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Volker Gerhardt and Renate Reschke (Eds.). Nietzscheforschung. Jahrbuch der Nietzsche-Gesellschaft vol. 13. Zwischen Musik, Philosophie und Ressentiment

Berlin: Akademieverlag, 2006. 318 pp. Cloth. ISBN 10: 3-05–004220–6/ISBN 13: 978-3-05-004220-6

Reviewed by Ray Furn

is volume is in four parts: Philosophie und Musik contains papers given at the fifteenth annual meeting of the Nietzsche Gesellschaft in Naumburg in 2005; Nietzsche und die Ressentiment is a selection of papers from the Nietzsche Werkstatt, Schulpforta; the third consists of a group of disparate essays; and the fourth is a collection of reviews. It is a varied and eclectic selection, therefore, in which the more weighty contributors are juxtaposed awkwardly with the less able. The collection begins with an excellent paper by Rüdiger Görner ("'Ohne Musik wäre mir das Leben ein Irrthum.' Nietzsches musikalisches Denken"), which crisply and persuasively deals with a complex and intriguing topic and correctly analyzes Nietzsche's curious admiration for the band music of Heinrich Köselitz (reminiscent, indeed, of Goethe's estimation of Karl Friedrich Zelter). Aldo Venturelli's "Der musiktreibende Sokrates. Musik und Philosophie in der Entstehunggeschichte der Geburt der Tragödie" stresses correctly the inextricability of art, philosophy and scholarship in Nietzsche's oeuvre; he also lucidly insists on the importance of Eduard Hartmann's Philosophie des Unbewußten for Nietzsche, despite the satirical comments on Hartmann in the second UM. Other papers with valid or stimulating comments include Christoph Landerer's "Form und Gefühl in Nietzsche's Musikästhetik," particularly the reference to Hans von Bülow's devastating criticism of Nietzsche's Manfred. However brilliantly Nietzsche wrote on music, his compositions were never more than third rate, as the Wagners also knew. The second section, on Nietzsche and the concept of ressentiment, is another "mixed bag." One of the more important contributions is Ivan Broisson on Nietzsche and Hume; here Hume's Natural History of Religion is adroitly quoted and a convincing argument put forward for Hume's importance. One of the more diverting papers is Nicole Thiemer's "Philosophie erzählt?!" which discusses Carson McCuller's Ballad of the Sad Café in the context of Nietzsche's analysis of ressentiment (little did Amelia Evans, cousin Lymon and Marvin Macy realize that Nietzsche was lurking in the background, with Merleau-Ponty giving his blessing). Stefanie Winkelnkemper's "Der Haß des Nazareners" skillfully discusses Heine, Börne, Goethe, and Nietzsche, and sees Heine as anticipating the psychology of ressentiment, which would later be of crucial importance to Nietzsche. The third section contains a very substantial and perceptive paper by Babette Babich on "Nietzsches Ursprung der Tragödie als Musik. Lyrik- Rhetorik-Skulptor," as well as a not entirely successful attempt to see Nabokov as a "Nietzsche Anhänger" (Anatole Livry) and enlightening accounts by Diana Behler on Nietzsche and America and on Ralph Waldo Emerson.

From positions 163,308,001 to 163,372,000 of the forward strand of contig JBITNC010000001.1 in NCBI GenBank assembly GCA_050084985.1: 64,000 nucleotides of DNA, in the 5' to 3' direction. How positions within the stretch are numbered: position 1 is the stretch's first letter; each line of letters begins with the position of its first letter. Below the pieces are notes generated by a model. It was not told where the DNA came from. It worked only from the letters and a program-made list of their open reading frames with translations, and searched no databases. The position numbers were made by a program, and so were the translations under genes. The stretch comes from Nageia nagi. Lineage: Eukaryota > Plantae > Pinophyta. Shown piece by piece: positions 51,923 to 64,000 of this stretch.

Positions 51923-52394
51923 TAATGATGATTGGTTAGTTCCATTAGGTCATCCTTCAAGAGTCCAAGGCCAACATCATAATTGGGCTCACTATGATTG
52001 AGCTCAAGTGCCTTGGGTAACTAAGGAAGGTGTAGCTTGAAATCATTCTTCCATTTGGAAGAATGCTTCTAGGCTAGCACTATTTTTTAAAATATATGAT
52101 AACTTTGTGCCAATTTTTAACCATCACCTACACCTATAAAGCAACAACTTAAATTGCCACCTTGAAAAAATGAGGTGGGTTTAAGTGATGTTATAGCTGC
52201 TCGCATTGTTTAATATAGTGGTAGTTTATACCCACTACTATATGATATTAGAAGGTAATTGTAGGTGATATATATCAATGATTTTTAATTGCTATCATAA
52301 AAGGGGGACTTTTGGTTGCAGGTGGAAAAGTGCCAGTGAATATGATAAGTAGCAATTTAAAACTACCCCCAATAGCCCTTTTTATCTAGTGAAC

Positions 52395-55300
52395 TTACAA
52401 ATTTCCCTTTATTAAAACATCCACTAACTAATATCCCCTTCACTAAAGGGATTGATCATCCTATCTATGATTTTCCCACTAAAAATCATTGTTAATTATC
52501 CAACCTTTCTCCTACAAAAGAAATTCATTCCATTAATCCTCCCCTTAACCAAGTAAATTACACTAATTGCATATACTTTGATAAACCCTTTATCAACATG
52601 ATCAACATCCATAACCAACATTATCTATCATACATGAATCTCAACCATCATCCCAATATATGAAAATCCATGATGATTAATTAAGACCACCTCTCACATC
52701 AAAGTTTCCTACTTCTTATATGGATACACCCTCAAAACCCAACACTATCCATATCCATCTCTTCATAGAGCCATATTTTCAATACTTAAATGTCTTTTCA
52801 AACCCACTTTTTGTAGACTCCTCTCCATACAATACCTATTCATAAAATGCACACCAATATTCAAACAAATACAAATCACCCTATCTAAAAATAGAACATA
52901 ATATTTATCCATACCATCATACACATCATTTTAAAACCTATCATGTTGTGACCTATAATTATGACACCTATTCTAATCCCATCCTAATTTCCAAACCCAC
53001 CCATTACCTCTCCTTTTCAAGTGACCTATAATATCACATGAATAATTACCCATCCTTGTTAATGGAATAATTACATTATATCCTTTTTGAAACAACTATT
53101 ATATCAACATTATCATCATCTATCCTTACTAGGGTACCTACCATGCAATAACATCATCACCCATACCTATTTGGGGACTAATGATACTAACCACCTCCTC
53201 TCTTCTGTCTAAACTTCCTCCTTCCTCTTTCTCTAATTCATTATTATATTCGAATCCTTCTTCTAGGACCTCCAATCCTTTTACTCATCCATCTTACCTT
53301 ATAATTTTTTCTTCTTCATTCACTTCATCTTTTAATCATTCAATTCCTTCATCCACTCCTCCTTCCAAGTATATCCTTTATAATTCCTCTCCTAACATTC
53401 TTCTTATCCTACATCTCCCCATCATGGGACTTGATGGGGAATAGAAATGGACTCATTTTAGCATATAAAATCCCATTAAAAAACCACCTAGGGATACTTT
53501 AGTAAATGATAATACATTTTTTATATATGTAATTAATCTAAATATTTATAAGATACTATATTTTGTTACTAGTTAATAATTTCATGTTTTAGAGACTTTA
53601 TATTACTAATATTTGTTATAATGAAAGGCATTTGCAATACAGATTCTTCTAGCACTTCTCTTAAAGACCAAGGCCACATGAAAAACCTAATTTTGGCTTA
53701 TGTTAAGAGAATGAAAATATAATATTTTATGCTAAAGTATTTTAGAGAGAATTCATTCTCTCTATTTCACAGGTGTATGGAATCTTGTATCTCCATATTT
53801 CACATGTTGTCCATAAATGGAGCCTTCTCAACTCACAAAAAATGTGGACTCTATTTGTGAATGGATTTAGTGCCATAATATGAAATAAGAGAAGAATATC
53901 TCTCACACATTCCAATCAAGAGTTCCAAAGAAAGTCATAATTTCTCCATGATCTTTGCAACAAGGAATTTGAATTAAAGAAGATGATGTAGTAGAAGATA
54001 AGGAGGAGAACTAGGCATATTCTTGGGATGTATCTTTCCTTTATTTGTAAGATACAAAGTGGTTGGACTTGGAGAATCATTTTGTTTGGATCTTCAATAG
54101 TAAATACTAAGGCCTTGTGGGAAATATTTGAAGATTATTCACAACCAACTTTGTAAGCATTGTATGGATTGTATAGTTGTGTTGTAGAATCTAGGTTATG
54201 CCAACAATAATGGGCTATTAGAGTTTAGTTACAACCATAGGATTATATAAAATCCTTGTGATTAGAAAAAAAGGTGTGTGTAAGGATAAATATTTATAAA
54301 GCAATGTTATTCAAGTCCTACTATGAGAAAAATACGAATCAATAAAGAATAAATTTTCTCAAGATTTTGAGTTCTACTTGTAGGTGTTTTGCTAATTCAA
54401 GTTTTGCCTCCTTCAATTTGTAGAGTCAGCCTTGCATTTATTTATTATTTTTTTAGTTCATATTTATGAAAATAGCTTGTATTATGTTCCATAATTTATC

University of St. Andrews